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On April 25, 2022, the Consumer Financial Protection Bureau (CFPB) announced plans to revitalize its authority to examine “nonbank” financial companies that pose risks to consumers. Though the CFPB has held this authority since its creation in 2010, the agency has rarely invoked it, leaving it largely “dormant.” The CFPB’s announcement marks a possible reversal of that trend.
In addition to large depository institutions, the CFPB’s supervisory authority extends to certain “nonbanks”—nondepository financial institutions that do not have a bank charter. Many “fintechs” are nonbanks. In general, fintechs use technology to deliver consumer financial products and services to consumers on a nationwide scale.
Three categories of nonbanks currently fall under the CFPB’s nonbank supervision program:
It is the third category in which CFPB supervision has been largely dormant. The CFPB noted that, while a 2013 procedural rule sets forth procedures for the CFPB to determine whether the conduct of a nonbank poses risks to consumers, the CFPB has not utilized that rule and has just “now begun to invoke this authority.” CFPB Director Rohit Chopra noted that “the CFPB is now utilizing a dormant authority to hold nonbanks to the same standards that banks are held to,” which will provide the CFPB with “critical agility to move as quickly as the market, allowing [the CFPB] to conduct examinations of financial companies posing risks to consumers and stop harm before it spreads.” Director Chopra’s words thus signal the CFPB’s intention to use the full measure of its supervisory authorities to regulate nonbank providers of consumer financial products and services—including companies that would not qualify for supervision under the CFPB’s “larger participants” rule.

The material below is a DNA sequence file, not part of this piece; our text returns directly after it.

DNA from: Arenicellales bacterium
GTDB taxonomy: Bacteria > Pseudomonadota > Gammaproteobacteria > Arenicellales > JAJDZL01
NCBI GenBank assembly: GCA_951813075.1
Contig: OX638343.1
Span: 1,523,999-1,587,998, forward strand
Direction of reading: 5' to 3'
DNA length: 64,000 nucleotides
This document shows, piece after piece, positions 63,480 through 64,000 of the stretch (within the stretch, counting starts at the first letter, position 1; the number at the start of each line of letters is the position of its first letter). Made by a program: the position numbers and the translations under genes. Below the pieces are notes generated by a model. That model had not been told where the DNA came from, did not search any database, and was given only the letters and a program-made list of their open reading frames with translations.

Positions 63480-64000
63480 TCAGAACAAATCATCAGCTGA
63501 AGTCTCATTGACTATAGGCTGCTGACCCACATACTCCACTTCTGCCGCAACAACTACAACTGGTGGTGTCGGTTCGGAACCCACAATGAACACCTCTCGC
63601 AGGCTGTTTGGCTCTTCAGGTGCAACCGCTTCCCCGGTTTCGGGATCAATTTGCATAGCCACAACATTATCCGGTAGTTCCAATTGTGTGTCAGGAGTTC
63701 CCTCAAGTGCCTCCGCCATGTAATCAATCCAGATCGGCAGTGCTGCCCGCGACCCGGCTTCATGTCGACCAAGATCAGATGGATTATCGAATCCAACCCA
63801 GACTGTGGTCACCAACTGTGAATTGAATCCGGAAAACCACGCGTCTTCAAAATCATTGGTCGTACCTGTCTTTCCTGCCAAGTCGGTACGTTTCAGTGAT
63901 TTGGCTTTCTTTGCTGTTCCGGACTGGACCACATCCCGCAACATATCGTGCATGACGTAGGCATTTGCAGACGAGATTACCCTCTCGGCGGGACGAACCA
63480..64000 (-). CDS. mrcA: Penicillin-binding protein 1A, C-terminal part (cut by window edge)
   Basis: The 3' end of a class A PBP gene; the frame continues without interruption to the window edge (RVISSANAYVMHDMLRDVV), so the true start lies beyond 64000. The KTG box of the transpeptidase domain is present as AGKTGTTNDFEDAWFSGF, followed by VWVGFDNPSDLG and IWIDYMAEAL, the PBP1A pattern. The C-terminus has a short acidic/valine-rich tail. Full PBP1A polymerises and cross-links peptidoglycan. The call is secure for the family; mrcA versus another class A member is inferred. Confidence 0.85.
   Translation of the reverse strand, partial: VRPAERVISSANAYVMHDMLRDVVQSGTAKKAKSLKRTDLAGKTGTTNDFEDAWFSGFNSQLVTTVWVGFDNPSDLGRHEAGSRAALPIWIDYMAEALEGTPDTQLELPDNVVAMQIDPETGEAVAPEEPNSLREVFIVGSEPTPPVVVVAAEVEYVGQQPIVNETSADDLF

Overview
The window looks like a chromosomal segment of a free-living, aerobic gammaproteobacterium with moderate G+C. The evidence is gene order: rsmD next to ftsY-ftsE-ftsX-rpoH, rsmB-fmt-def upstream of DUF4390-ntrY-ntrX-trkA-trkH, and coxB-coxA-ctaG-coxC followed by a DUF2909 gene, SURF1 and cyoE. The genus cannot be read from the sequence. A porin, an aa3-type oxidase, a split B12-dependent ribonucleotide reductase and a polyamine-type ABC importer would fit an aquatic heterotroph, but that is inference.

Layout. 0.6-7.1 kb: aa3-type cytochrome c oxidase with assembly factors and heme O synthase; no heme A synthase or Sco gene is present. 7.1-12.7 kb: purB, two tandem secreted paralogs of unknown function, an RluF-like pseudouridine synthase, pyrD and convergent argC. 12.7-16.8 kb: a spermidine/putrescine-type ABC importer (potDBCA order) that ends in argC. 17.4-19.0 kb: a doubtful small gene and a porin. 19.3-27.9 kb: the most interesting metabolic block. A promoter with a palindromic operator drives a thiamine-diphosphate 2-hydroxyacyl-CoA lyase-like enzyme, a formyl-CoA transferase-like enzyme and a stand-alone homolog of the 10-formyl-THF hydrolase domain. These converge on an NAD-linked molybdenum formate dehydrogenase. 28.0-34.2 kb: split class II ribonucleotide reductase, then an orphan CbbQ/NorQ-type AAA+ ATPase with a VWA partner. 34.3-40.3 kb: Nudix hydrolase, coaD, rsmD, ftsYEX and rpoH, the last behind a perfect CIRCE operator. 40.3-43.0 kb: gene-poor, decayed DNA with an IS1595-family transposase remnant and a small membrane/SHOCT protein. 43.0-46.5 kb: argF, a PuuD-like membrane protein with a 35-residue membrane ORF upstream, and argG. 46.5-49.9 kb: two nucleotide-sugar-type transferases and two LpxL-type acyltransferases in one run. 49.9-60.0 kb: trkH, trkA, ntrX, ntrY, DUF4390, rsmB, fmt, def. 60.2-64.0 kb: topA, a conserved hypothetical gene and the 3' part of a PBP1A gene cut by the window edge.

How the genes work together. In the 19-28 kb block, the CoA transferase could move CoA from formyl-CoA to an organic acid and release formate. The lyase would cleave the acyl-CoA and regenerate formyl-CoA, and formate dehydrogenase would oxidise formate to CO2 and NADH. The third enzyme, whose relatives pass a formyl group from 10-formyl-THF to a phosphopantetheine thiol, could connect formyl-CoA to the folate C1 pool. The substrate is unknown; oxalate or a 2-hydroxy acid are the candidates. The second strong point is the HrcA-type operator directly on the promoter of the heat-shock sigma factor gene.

With its new invocation of authority to regulate risks posed by nonbanks, the CFPB issued a new procedural rule to shed light on the process it uses to determine risks.
The CFPB utilizes various sources to identify risks, including CFPB complaints, whistleblower complaints, judicial and administrative decisions, information obtained from state or federal partners, and news reports. When faced with a potential CFPB determination that their activities pose risks to consumers, nonbanks are afforded notice and an opportunity to respond.4 Existing CFPB rules deem all documents, records, and communications connected with these risk-determination proceedings “confidential,” shielding them from public disclosure.
The CFPB’s new procedural rule creates an exception to the confidentiality rule for a final “decision or order” by the Director that determines that the respondent is subject to CFPB supervisory authority due to the risks that its conduct poses to consumers.5 Within seven days of service of the Director’s decision or order, the respondent may file a submission regarding its confidentiality. The Director will then determine whether the decision or order will be deemed confidential or released to the public, in whole or in part, on the CFPB’s website. The proposed rule notes that this exception is grounded in “a public interest in transparency when it comes to these potentially significant rulings by the Director as head of the agency.” The rule also opens the door for decisions or orders being used as “precedent in future proceedings.”